In the graph – the two blue lines are the AM3 (darker is SE, lighter is balanced). Red and yellow is the AM5 and AM2 respectively, and the AM1 sits at the bottom (orange). Again the only reason the AM5 and AM3 balanced aren't showing more volume difference than the others is because they need a tougher load to showcase their strengths.
X7 AM3 & FIDUE SIRIUS
Sirius balancedSirius single ended with adaptor
I mentioned earlier that the Sirius comes balanced by default, and also with the adaptor I've been using for my quick switching for the comparisons. I'd be remiss if I left without mentioning the combo. The Sirius is quite vocal or mid-range centric as far as IEMs go, but it also has a brilliantly clean and clear and nicely balanced presentation. Couple that with clean, dynamic X7 plus AM3, and you have a combination that lovers of detail and clarity (without excessive brightness) are going to love. One of my favourite combos, and even rivals my U6 at the moment.
AM3 SUMMARY / FINAL THOUGHTS
I'll keep this short, as I’ve pretty much already summarised everything – but once again to put it in a couple of sentences …..
The AM2 module (like the AM1, AM2 and AM5 modules) has a great build, is easy to fit, and measures as well as it sounds (check FiiO's specs). It will cost you some battery life from the original AM1, but in balanced mode it should have no issues driving headphones like my HD600.
Tonally the AM3 is closer to the AM1 than the slightly warmer AM2 and AM5 modules, but to me has a step-up in dynamic presentation, and is cleaner and clearer while avoiding being clinical.
I've managed to acquire 2 different balanced cables with MMCX connectors, and one with a dual pin configuration (for my U6), and I'm finding I just leave the AM3 in place all the time now. When I'm not using the X7 + AM3 (balanced), I'm switching to the L&P L3 (again balanced).
At an approximate release price of USD 99.00, if you own the X7 and have balanced headphones already, it is a no-brainer.
Once again thanks to Sunny at FiiO for giving me a chance to try the AM3.
Clockwise from left - AM1, AM2, AM5, AM3Internals all look the same
Left to right - AM5, AM3, AM2, AM1Two balanced DAPs - X7 + AM3 vs L&P L3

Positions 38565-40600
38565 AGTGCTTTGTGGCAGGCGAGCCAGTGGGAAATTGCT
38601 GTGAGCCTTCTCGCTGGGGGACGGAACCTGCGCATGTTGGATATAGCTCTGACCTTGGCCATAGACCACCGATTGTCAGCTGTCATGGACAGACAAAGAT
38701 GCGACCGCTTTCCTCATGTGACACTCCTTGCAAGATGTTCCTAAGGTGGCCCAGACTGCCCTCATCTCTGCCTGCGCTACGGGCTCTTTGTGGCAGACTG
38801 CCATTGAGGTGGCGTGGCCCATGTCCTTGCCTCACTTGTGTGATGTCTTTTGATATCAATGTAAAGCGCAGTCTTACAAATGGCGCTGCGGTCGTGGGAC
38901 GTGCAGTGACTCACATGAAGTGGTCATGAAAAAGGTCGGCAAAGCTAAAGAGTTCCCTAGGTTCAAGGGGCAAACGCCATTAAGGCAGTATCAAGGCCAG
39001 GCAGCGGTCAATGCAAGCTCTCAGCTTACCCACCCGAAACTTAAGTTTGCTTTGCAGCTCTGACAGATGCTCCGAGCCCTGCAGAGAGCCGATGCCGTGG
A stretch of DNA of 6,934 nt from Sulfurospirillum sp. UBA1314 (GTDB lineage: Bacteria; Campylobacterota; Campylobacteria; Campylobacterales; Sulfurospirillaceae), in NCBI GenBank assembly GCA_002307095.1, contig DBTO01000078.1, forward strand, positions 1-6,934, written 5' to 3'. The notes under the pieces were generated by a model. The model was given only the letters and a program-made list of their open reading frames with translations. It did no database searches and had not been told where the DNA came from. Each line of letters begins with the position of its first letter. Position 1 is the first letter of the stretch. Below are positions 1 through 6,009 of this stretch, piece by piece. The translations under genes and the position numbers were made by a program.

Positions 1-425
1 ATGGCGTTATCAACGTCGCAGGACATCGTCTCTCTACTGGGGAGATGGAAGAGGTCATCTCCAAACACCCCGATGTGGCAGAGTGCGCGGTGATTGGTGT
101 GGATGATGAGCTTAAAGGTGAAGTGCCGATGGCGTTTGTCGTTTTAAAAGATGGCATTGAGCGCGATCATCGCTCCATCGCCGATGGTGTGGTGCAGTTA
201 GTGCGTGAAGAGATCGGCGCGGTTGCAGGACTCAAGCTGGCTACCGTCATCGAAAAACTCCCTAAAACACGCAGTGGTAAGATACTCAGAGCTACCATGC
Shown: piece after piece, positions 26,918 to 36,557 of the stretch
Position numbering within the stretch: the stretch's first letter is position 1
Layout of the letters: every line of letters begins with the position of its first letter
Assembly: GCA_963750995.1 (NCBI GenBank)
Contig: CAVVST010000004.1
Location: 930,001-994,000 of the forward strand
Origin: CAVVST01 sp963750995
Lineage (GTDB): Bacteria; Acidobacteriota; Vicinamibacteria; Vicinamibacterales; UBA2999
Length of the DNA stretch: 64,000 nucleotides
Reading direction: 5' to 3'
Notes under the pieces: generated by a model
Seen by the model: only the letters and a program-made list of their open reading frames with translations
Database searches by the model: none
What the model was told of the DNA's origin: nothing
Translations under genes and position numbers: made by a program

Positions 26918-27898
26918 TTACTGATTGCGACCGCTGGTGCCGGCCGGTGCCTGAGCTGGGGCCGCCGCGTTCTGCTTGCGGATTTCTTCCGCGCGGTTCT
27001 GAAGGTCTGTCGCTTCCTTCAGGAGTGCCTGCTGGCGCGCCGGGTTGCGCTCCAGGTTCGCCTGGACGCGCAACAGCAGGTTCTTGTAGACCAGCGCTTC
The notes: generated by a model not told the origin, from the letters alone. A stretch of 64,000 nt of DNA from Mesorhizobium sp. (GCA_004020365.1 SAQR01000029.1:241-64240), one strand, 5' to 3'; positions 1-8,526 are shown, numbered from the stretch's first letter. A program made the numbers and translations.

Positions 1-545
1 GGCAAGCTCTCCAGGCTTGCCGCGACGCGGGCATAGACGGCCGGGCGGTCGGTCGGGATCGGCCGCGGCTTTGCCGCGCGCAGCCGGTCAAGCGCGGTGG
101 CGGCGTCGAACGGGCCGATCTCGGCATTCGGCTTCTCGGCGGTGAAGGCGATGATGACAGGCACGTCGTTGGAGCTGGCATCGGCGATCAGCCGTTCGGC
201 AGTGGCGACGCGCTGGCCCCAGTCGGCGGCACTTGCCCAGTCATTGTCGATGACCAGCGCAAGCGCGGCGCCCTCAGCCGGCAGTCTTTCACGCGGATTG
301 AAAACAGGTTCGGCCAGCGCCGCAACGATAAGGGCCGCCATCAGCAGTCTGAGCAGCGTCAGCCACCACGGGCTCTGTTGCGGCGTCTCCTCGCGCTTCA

Pros - Balanced gives noticeable advantages over SE, drives a wide range of headphones well, overall build quality
Cons - Lower battery life, color doesn’t exactly match rest of X7
Table of Contents
Volume-matched Comparisons with other amp modules
(Before I even begin with the introduction, I wanted to say that the above table of contents is for your convenience. I’ll also include a tl;dr summary at the beginning of each major section.)
Tl;dr: FiiO lent me the unit for my honest opinion, and a bit of background about myself.
Spoiler: Spoiler: About Me
A little bit about me: I consider myself to be a relatively inexperienced audiophile, having only taken this hobby seriously for the past 2 or 3 years. Funnily enough, I actually began to take an interest in my headphone system with the purchase of a FiiO E7. The next logical upgrade from there was the FiiO E17, which I appreciated but soon found it a bit lacking in sound quality after I was exposed to other audio equipment. Now, after having been away from FiiO for a while I am now back with their X7 DAP.
I tend to like a neutral sound signature, perhaps with a bit of warmth. But if one were to ask me to pick between a very warm or a very bright sound signature, I’d go towards the brighter one. I like a large variety of music including rock, pop, jazz, classical and orchestral, J-Pop and J-Rock, and C-Pop.
This review is specifically about the AM3 amp module designed for the FiiO X7 DAP. For a review of that particular player, you may want to click here for my review or take a look at the many other reviews of the X7.
I would like to thank FiiO for letting me demo all of the X7 amp modules in exchange for my honest opinion!
Before we go onto the rest of the review, a specifications table might be useful.
AM1 AM2 AM5 AM3 Balanced AM3 SE
OPA1612 MUSES02 MUSES02 OPA1622 OPA1622
AD8397 BUF634 TPA6120A2 OPA1622 OPA1622
Output into 16 ohms
>200 mW (16Ω/1 kHz) >350 mW (16Ω/1 kHz) >800 mW (16Ω/1 kHz) >420mW (16Ω/1kHz) >250mW (16Ω/1kHz)
Output into 32 ohms
>100 mW (32Ω/1 kHz) >300 mW (32Ω/1 kHz) >500 mW (32Ω/1 kHz) >540mW (32Ω/1kHz) >190mW (32Ω/1kHz)
Output into 300 ohms
>10 mW (300Ω/1 kHz) >30 mW (300Ω/1 kHz) >55mW (300Ω/1 kHz) >70mW (300Ω/1kHz) >25mW (300Ω/1kHz)
<0.5 Ω (32Ω load) <0.5Ω (32Ω load) <0.5Ω (32Ω load) <0.3 Ω (32Ω load) <0.3 Ω (32Ω load)
≥115 dB (A-weighted) ≥118 dB (A-weighted) ≥120 dB (A-weighted) ≥115dB (A-weighted) ≥115dB (A-weighted)
THD + N
<0.0008% (32Ω/1 kHz) <0.001% (32Ω/1 kHz) <0.001% (32Ω/1 kHz) <0.0008% (32Ω/1 kHz) <0.001% (32Ω/1 kHz)
>73 dB (32Ω/1 kHz) >72 dB (32Ω/1 kHz) >72 dB (32Ω/1 kHz) >110 dB (32Ω/1 kHz) ≥72dB (32Ω/1 kHz)
Peak Output Voltage
>5.2 Vp-p >8.8 Vp-p >11 Vp-p >11 Vp-p >7 Vp-p
Max Current Output
>250 mA >250 mA >250 mA >160 mA >80 mA
9+ hours 8+ hours 6+ hours >6 hours >6 hours